Published on Oct 28, 2011

Distributor: Contract to not sell in restricted territory breached

Arbitration panel agrees supplier’s vendor network was knowingly usurped

By: Michigan Lawyers Weekly Staff in Verdicts & Settlements

October 28, 2011

In a breach-of-contract action filed with the American Arbitration Association, plaintiff Heat Controller International, LLC (International) sought monetary damages from defendant Heat Controller, Inc. (HCI) for soliciting and purchasing from restricted vendors, in addition to selling products in the plaintiff’s exclusive territory.

Defendant filed a counterclaim and sought monetary damages for alleged breaches of the parties’ contract, including a claim for violating the non-competition provision as to sales of product to one of HCI’s customers in the U.S.

International had a global supply-and-distribution network — with an emphasis on Asia — for air-conditioning equipment that had been developed over the course of many years. In 2002, International entered into a contract with HCI to supply air-conditioning goods to HCI and to sell HCI’s goods outside the U.S. and Canada. The contract also precluded International from selling HCI name-brand products in the U.S. to anyone other than HCI.

The agreement also required the parties to treat the identity of their respective customers and vendors as confidential; required them to treat each other as fiduciaries as to confidential information; and prohibited both parties from soliciting, buying from and/or selling to each other’s former, current or prospective customers and/or vendors during the term of the contract and for three years after its expiration (the non-solicitation clause).

During the term of the contract, HCI obtained the names and contacts of International’s vendors in Asia. After several years of abiding by the contract, plaintiff asserted that HCI determined it could reduce its costs by purchasing products directly from International’s vendors. Accordingly, HCI attempted to negotiate a new deal with International or buy out of the non-solicitation clause, but the parties failed to reach an agreement.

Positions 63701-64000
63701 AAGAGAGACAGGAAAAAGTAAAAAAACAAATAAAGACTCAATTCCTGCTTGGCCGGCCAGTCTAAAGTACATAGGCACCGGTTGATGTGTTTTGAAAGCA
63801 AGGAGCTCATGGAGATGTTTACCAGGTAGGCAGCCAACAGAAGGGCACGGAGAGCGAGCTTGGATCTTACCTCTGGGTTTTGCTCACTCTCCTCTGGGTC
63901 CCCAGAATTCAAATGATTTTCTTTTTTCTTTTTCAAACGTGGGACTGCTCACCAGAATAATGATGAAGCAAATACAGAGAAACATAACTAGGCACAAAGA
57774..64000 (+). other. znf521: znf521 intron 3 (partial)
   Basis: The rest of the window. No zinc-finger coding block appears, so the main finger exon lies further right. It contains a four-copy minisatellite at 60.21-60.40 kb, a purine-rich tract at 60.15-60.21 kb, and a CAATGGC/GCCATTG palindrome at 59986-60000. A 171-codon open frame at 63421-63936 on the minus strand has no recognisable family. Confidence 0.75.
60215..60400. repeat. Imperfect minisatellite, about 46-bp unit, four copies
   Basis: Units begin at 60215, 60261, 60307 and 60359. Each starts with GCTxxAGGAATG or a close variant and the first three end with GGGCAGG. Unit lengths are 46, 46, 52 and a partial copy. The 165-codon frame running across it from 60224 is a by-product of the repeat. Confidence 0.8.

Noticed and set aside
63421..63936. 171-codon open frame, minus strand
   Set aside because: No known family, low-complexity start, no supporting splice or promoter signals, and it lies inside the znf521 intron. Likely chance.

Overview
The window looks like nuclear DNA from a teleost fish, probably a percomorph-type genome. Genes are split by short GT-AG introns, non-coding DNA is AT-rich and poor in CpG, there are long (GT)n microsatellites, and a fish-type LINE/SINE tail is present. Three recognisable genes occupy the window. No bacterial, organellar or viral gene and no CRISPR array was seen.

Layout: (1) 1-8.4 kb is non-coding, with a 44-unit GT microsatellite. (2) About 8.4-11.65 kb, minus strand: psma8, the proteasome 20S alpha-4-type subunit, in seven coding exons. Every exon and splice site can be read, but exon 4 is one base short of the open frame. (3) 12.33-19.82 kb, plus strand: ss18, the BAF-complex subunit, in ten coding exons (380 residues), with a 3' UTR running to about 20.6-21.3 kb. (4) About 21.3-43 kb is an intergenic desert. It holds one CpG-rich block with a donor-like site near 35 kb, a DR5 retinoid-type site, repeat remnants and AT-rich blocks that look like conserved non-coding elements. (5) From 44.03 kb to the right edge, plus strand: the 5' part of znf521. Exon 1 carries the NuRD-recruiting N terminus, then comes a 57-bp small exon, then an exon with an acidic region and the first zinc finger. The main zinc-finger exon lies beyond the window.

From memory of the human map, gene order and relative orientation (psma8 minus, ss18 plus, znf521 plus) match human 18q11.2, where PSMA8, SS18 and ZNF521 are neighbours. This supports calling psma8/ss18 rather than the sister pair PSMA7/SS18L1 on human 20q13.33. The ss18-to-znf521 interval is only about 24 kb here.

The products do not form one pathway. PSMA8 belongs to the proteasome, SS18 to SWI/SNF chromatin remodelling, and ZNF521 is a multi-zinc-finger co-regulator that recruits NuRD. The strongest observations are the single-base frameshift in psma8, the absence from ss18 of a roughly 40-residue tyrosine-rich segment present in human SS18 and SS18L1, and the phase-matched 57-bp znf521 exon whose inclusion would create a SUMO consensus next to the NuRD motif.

Despite failure to agree to rescind the non-solicitation clause, plaintiff contended HCI began to directly solicit and purchase from International’s vendors, many of whom had been introduced to HCI by International.

International asserted that HCI usurped it vendor network, and that HCI knowingly sold products to a distributor who intended to, and did, sell in International’s territory. The arbitration panel ruled in favor of plaintiff on its primary claims for breach of the non-solicitation clause and breach of the exclusivity clause, in the amount of $2,316,982. Of its original 21 counterclaims, defendant abandoned and/or lost all but one, with the tribunal awarding defendant $306,000 related to the sales of product to one of its customers, making plaintiff’s net award $2,010,982.

  • Type of action: Breach of contract
  • Type of injuries: Monetary
  • Name of case: Heat Controller International, LLC v. Heat Controller, Inc.
  • Court/Case no./Date: American Arbitration Association; 50-181-T-00430-09; Sept. 8, 2011
  • Tried before: Arbitration tribunal
  • Names of arbitrators: Carl von Ende, Fred M. Mester, Lawrence R. Abramczyk
  • Arbitration award: $2,316,982 on plaintiff’s claim, $306,000 on defendant’s counterclaim, for net plaintiff’s award of $2,010,982
  • Attorneys for plaintiff: E. Powell Miller, Martha J. Olijnyk, David B. Viar